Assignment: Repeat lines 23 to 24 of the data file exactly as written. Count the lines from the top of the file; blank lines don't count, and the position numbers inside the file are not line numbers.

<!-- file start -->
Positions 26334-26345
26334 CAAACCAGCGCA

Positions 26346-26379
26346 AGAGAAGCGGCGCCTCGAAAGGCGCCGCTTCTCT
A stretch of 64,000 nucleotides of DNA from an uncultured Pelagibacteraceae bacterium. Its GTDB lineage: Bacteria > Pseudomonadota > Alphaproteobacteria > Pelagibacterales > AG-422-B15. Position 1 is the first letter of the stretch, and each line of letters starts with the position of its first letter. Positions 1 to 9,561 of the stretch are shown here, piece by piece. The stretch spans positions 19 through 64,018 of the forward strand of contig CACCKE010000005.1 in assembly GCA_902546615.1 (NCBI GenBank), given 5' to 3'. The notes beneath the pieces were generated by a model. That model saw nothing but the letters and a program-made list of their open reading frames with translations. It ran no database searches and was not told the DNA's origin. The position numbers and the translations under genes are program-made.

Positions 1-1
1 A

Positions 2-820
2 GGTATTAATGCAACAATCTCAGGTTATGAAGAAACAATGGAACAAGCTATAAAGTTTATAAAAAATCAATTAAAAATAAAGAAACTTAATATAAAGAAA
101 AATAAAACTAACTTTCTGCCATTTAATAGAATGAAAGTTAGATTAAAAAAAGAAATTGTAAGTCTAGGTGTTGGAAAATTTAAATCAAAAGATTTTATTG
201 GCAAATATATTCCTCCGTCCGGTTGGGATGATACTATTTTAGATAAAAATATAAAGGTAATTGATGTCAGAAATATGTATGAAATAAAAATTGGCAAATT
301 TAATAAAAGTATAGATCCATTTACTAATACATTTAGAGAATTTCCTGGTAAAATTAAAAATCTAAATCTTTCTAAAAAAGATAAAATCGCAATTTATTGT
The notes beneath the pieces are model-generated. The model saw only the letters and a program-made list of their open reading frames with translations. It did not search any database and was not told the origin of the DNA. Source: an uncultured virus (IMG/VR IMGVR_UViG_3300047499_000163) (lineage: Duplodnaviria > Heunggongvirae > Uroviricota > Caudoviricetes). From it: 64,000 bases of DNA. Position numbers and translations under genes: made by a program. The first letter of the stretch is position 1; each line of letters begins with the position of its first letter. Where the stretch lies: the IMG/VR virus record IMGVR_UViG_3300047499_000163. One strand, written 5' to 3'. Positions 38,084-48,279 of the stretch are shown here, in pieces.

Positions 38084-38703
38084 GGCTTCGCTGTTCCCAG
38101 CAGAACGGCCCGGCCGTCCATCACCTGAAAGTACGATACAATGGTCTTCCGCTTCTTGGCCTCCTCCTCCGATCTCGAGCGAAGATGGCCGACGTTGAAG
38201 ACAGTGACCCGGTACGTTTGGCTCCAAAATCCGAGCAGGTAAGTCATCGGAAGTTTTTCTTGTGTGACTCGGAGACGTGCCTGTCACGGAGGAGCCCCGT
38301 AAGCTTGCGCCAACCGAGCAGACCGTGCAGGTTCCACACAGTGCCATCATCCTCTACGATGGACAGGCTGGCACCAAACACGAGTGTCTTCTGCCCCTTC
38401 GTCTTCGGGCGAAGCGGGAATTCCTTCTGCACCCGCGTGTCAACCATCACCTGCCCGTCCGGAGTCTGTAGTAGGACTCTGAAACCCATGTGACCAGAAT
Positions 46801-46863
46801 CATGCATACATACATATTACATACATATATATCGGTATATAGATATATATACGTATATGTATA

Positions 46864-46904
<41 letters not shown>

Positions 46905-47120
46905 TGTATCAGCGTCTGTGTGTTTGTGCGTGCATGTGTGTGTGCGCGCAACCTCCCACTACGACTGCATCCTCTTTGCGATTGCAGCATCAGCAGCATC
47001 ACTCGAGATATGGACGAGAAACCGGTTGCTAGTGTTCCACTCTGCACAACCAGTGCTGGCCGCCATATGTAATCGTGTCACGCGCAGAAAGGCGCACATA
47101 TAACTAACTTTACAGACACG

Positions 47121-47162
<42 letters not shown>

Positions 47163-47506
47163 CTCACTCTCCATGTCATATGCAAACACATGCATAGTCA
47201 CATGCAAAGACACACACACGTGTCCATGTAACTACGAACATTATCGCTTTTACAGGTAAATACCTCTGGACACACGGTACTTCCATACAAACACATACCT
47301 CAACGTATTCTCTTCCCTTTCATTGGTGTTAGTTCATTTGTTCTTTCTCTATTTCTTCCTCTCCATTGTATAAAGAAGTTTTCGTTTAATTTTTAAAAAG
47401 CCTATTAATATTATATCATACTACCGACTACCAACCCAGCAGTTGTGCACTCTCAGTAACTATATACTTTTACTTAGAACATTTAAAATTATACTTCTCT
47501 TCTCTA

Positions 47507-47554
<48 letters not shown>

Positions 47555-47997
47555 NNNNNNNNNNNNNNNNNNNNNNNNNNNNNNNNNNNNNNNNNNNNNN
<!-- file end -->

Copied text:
<41 letters not shown>

Positions 46905-47120